A Hidden Cove
There are magical phrases in life that conjure up imaginative and picturesque images for some of us, like home-style cooking and road-house. The first one has been severely beaten to death by diners across this nation who seem to think placing it under their signs makes the food taste better, somehow.
The second one, to me, says pirates, so you know where my heart lays with these two.
Steak never impressed me much until after I married. My mother’s version of home-style cooking could have, for certain entrees of hers, gotten the woman flogged and thrown in a dungeon had she decided to go public with her stove. This was a person who bragged that when she backed her car, she hit the brakes only at the sound of breaking glass, and when standing in front of her hot stove, she cooked about the same way.
Pork chops came to our table as thin, golden-brown and shoe-leather-tough curls of meat. She alone invented deep-dish pizza, to my way of thinking, but till this day I have never tasted, nor has anyone outside the borders of my immediate family, anything to match it, nor do I ever want to, nor should anyone else; friends or even foes.
She made a version of chop suey that was literally to die from.
I always cringe now in supermarkets when I pass by today’s modern selection of bottled juices, especially if I see colors like light green or pale orange, because the woman bought herself a juicer one year, and for one longest, hottest summer, her children were subjected to a gastronomical form of child abuse that has still not come to light on today’s tell-all talk-shows. I don’t think we are ready for that much transparency yet.
But steaks -- I later joined the Marines where I learned they had the best food in the world, until the cooks got hold of it. One of their steaks would cover an entire metal serving tray. You had to hold the edges just so to keep your hands from getting burned or greasy as you walked over to a table to sit down. I ate one steak there and gave up. The world must be crazy, I thought, with all this hoo-ha about steaks, and I guessed maybe mom wasn’t that bad after all when it came to this one particular cut of meat.
But then I got married, and then I ate a steak my bride cooked. And then I fell madly in love.
Not far from the cave here at the edge of the swamp is a road house. The place sets on a small rise out in the middle of the woods. The road curves sharply as you approach the crest, and because of the lay of the land and the thick forest on either side, a driver is apt to miss the small, Tudor-style building.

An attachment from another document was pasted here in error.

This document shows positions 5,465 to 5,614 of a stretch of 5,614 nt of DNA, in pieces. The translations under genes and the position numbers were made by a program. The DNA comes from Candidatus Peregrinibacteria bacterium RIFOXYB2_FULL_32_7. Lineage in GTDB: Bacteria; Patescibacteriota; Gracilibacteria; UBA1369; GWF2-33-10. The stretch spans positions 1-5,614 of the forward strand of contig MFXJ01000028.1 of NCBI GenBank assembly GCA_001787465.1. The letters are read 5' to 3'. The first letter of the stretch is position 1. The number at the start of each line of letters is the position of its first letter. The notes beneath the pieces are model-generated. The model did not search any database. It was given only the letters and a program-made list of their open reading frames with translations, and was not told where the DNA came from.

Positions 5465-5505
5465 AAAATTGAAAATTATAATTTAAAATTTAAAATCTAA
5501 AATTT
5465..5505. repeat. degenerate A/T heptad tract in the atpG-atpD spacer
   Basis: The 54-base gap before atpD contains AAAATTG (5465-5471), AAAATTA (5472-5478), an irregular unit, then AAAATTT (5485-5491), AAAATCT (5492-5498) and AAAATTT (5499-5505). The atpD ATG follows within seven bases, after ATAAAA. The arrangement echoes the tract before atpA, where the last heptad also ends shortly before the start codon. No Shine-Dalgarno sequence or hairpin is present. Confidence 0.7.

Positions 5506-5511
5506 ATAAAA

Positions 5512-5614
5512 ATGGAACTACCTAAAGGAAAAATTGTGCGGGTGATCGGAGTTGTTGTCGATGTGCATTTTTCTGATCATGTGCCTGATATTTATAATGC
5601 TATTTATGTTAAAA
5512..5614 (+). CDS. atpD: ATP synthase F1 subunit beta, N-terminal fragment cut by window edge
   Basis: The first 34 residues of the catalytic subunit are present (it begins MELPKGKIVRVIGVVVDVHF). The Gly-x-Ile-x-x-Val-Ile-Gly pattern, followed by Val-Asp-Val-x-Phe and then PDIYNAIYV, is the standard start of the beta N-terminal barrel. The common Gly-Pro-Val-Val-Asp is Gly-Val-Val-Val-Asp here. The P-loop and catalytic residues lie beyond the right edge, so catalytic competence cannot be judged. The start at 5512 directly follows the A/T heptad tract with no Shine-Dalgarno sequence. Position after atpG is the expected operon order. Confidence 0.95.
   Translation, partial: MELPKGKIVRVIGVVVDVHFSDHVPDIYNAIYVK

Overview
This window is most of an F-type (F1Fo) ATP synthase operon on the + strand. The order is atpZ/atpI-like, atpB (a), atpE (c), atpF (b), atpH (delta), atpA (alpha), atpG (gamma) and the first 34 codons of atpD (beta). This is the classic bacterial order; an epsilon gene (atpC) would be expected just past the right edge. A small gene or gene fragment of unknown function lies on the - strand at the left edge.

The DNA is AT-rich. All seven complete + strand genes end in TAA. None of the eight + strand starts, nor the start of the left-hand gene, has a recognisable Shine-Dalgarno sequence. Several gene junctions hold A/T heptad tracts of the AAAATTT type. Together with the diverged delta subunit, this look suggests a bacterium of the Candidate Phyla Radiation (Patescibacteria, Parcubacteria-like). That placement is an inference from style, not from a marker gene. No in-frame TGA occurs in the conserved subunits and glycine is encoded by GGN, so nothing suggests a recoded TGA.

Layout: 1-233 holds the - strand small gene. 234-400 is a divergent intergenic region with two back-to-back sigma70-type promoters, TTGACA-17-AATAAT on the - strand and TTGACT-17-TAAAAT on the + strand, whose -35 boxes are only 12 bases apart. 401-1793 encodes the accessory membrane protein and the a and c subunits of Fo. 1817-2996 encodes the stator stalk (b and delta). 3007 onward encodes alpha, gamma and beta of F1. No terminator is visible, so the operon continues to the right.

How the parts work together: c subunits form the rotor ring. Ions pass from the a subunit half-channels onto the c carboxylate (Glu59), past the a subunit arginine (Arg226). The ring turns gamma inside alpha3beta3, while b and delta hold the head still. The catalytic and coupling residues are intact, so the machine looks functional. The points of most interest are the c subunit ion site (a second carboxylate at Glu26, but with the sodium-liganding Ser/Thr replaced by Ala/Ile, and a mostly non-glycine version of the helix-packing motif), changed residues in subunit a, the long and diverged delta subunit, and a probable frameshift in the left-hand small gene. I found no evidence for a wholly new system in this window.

It’s also a geographically unappealing spot for another reason, for the large population of our native deer chose this stretch of road as their favorite place to cross, and signs of failures can be seen along the wayside much too often.
But the man or woman who decides to stop here is in for a treat. Inside the road house is a well-stocked bar. The old couple that run the place have managed to survive a long marriage by him sitting on a barstool and entertaining guest with ribald stories, and her either waiting tables or broiling the steaks. In between her double duties, she stands and snarls in his direction a lot.
A proper road house requires only a few heavy, dark-stained wooden booths, separated by similar partitions. It needs to serve basic foods, such as meat and potatoes, and of course it must have a well-stocked bar. The old pirate and his first mate have supplied them all, and I would be willing to give out the most accurate directions to this tucked-away spot if I were not afraid of being turned away someday by a long wait outside their door, so I won’t disturb either my reader with such boring details, or the crusty owners.
So what does any of this have to do with anything?
I wanted to take the wife out Monday to celebrate St. Valentine’s Day, so I said let’s go get a steak. Her eyes lit up at the idea. But who would think that the road house in the forest paid attention to customs around here? Truth being a strange one, the place is always shut on Mondays, so we waited until tonight to have our fun.
I managed to drive there without hitting anything, and I also was able to pull off the road at the juncture of hill-and-curve without being struck myself, but only then did we discover a dark building and an empty lot. The old buccaneer had left a note saying he took his booty to Florida for a month, and so there we sat, hungry and forlorn.
What to do, what to do?
How about the place over by (and here I whispered the name), I asked her. My sweet lovely agreed, so we drove a few more miles to a modern version of a steak house.
It turned out okay, although I missed the bawdy stories terribly.
But as the wife mentioned later, “At least your mom wasn’t cooking.”